Allies plan for more combat troops, ships and planes in Europe
NATO will attempt to boost its combat readiness through a new “four thirties” initiative, which calls for having 30 mechanized battalions, 30 air squadrons and 30 combat ships that can deploy within 30 days, the alliance’s top official said Wednesday.
NATO defense ministers, including U.S. Defense Secretary Jim Mattis, are expected to agree to the program when they convene in Brussels on Thursday for two days of talks on the state of the alliance.
“It is about boosting the readiness of existing forces,” NATO Secretary-General Jens Stoltenberg said during a news conference at his Brussels headquarters.
The readiness initiative means that by 2020, allies must be able to deploy the various units within 30 days. The effort is the latest push to transform NATO into a more nimble military alliance that can respond to threats on shorter notice.
Also Wednesday, NATO announced the location for two new commands designed to ensure the movement of forces across the Atlantic in case of a crisis in Europe.
Stoltenberg said allies would agree to stand up a new “Joint Force Command for the Atlantic” in Norfolk, Va., and a new “Enabling Command” in Ulm, Germany.
The moves will boost NATO’s command structure by 1,200 personnel.
“These will be key to move our troops across the Atlantic and within Europe without delay, whenever needed, to ensure we have the right forces in the right place at the right time,” Stoltenberg said.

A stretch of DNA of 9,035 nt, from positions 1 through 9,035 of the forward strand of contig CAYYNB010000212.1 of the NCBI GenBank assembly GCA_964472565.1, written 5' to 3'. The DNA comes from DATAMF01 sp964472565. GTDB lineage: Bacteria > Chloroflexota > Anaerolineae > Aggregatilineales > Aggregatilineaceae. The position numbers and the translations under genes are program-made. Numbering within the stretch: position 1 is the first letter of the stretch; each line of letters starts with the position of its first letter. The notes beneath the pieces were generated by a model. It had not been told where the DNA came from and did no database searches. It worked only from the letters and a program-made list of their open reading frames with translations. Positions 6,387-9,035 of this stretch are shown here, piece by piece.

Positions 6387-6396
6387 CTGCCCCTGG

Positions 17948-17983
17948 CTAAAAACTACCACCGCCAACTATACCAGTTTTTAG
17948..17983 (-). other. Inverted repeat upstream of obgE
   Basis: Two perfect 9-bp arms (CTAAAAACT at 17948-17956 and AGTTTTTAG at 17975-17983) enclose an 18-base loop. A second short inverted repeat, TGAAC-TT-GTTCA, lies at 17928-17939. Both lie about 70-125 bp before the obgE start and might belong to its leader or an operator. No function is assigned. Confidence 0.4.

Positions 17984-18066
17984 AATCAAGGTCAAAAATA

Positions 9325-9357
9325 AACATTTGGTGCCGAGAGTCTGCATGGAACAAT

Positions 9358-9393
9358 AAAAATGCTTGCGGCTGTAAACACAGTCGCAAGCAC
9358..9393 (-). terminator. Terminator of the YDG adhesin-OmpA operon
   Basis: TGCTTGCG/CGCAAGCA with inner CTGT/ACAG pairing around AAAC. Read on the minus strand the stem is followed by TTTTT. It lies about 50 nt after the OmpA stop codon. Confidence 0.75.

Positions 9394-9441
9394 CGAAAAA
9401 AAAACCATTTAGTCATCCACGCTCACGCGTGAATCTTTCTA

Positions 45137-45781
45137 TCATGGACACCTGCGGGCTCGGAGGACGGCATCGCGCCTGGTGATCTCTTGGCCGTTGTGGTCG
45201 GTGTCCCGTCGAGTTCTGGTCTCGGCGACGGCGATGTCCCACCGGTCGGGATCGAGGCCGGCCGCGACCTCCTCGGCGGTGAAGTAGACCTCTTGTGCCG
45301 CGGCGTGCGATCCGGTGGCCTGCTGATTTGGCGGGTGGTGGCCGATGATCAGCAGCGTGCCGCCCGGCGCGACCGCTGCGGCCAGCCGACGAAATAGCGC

The new commands are in response to concerns about a more aggressive Russia. They come after years of cutbacks to NATO’s command organization, which included 22,000 troops at the end of the Cold War. There are now roughly 7,000 troops in NATO’s command structure.
Defense spending among allies is expected to loom over discussions in Brussels this week. The NATO ministerial comes ahead of a July summit of heads of state, which President Donald Trump is expected to attend.
Trump has singled out members that fall short of an alliance benchmark that calls for dedicating 2 percent of gross domestic product on the military. He has been especially forceful with Germany, which has no concrete plan to meet the benchmark by NATO’s 2024 deadline.
But Stoltenberg said Wednesday that allies have “turned a corner” in dedicating more resources to defense.
“The trend is up, and we intend to maintain the momentum,” he said. “All allies have now stopped the cuts in defense spending and started to increase.”